McALLEN, Texas — Corpus Christi Police issued arrest warrants Thursday for six workers accused of organizing a 'fight club' where residents of a state facility for the mentally and developmentally disabled fought each other for the staff's entertainment. The six, all listed as Corpus Christi residents, are charged with injury to a disabled person.
Timothy Dixon, 30, Jesse Salazar, 25, Guadalupe Delarosa, 21, Vince Johnson, 22 and Dangelo Riley, 22, were all charged with a third-degree felony and had a bond of $30,000. Stephanie Garza, 21, was charged with a state jail felony for failing to stop or report the fights; her bond was set at $15,000.
"I think that our department opened a big can of worms statewide," Wilson said. "The people running this school didn't come out smelling too good." Wilson said the investigation continues and additional arrests are possible.
Last week police identified 11 staff members in about 20 short videos of fights at the Corpus Christi State School, one of 13 state facilities for the mentally and developmentally disabled. The videos were on a cell phone, belonging to Dixon, that provided to a police officer.
Four of the employees were no longer working at the facility, having been fired or resigned before the videos became known. The other seven were placed on emergency leave last week, and are in the process of being fired.
Wilson said the six charged Thursday were identified in videos of fights in which residents were injured. Some of fights dated back to 2007.
Gov. Rick Perry responded by ordering a moratorium on new admissions to the Corpus Christi facility and demanding the installation of security cameras. A lack of supervision on the overnight shifts is believed to have created the atmosphere for the Corpus Christi fights, which took place in the early morning hours.
Beth Mitchell, the managing lawyer for Advocacy Inc., a non-profit with federal authority to monitor abuse and neglect at the facilities, said Thursday that recent interviews with residents at the Corpus Christi facility suggested the fights may have involved more people than appear in the videos.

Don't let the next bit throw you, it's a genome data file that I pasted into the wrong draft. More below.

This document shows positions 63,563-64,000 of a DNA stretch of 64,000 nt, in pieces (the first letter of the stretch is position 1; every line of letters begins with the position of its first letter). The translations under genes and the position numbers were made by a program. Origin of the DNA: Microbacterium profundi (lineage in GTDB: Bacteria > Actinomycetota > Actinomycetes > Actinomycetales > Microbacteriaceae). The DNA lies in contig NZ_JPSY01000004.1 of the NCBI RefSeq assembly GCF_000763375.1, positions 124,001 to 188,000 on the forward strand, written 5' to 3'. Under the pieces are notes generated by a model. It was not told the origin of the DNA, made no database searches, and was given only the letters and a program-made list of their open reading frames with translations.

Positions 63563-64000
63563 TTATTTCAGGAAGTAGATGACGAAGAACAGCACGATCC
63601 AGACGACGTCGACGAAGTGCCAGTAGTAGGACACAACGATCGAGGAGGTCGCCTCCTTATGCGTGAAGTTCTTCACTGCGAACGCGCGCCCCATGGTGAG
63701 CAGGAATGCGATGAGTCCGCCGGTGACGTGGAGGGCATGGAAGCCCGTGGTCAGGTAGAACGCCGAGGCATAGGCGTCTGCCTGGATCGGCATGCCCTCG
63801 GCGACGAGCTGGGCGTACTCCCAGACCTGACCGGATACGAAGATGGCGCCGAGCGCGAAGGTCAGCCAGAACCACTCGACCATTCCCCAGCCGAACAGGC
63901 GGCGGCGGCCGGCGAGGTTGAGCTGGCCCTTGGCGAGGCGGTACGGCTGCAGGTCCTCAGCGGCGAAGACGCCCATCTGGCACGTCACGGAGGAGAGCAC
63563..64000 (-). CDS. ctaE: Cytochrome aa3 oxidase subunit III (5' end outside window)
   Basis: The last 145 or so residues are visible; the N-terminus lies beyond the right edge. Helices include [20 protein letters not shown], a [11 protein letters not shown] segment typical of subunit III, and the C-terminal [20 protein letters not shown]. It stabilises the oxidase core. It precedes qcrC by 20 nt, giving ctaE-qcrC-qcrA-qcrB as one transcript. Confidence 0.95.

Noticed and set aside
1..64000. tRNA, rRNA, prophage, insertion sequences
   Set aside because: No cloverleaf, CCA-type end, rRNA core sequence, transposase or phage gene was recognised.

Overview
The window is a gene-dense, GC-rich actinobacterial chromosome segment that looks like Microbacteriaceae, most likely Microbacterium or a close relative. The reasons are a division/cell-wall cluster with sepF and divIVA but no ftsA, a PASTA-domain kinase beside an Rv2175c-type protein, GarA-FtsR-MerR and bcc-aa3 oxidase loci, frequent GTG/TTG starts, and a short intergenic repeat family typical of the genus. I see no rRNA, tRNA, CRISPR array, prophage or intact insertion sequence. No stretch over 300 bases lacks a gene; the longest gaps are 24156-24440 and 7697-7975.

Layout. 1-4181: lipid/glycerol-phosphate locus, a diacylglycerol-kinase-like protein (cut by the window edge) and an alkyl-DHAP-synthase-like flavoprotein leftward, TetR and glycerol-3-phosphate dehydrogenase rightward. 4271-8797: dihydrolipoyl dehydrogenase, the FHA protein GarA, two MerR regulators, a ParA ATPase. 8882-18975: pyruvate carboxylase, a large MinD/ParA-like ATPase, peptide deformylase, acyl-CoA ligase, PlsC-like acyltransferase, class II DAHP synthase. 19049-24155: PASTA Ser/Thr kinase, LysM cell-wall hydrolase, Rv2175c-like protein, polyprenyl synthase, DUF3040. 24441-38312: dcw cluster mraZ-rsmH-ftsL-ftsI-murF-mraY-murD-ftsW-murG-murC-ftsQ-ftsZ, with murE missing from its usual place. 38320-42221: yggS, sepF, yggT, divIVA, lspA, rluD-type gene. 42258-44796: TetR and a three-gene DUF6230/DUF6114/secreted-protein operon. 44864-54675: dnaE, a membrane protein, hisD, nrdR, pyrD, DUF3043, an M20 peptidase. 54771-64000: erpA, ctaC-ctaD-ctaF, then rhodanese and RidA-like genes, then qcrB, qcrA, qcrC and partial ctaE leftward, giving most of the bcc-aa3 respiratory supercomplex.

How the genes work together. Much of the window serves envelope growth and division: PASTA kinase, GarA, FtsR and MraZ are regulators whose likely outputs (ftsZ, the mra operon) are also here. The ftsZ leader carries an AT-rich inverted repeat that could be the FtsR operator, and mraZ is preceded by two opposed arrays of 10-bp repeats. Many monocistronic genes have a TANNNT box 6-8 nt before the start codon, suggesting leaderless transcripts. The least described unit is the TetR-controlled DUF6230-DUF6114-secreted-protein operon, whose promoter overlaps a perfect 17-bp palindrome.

Mitchell called the abuse at the school "rampant" and said, "there are a lot more people involved because it becomes a culture." Mitchell also cited two incidents investigated and confirmed by Texas Adult Protective Services in the past year in which staff at facilities in Mexia and San Angelo instigated residents to beat up others.
"I don't think it's the organized fight club going on in Corpus Christi," Mitchell said. But interviews with the residents suggested they feared losing privileges such as going outside or to the canteen if they did not follow orders to fight, she said. Last summer, a female resident at the San Angelo State School, beat up another female resident at the urging of a staff member. The attacker told investigators she was afraid she would be punished if she refused.
In November, several staff members told a resident to attack another man whose room was next to a nurse's station. No one intervened and the incident was not reported to Adult Protective Services until two shifts later, when staff noticed the victim's bruises, Mitchell said.
A Justice Department report in December found at least 53 patients in Texas' facilities died in 2007 from preventable conditions that were often the result of lapses in care. It also charged that the facilities violate residents' rights.
According to state records obtained last year by The Associated Press, 53 employees at the Corpus Christi State School were fired for abuse or neglect between fiscal 2004 and fiscal 2007. Another 24 were suspended.
There were 229 confirmed allegations of abuse or neglect at the Corpus Christi State School between fiscal year 2004 and fiscal 2008, according to the Texas Department of Family and Protective Services. The agency investigated 5,443 allegations of abuse and neglect at the facility during that five-year period.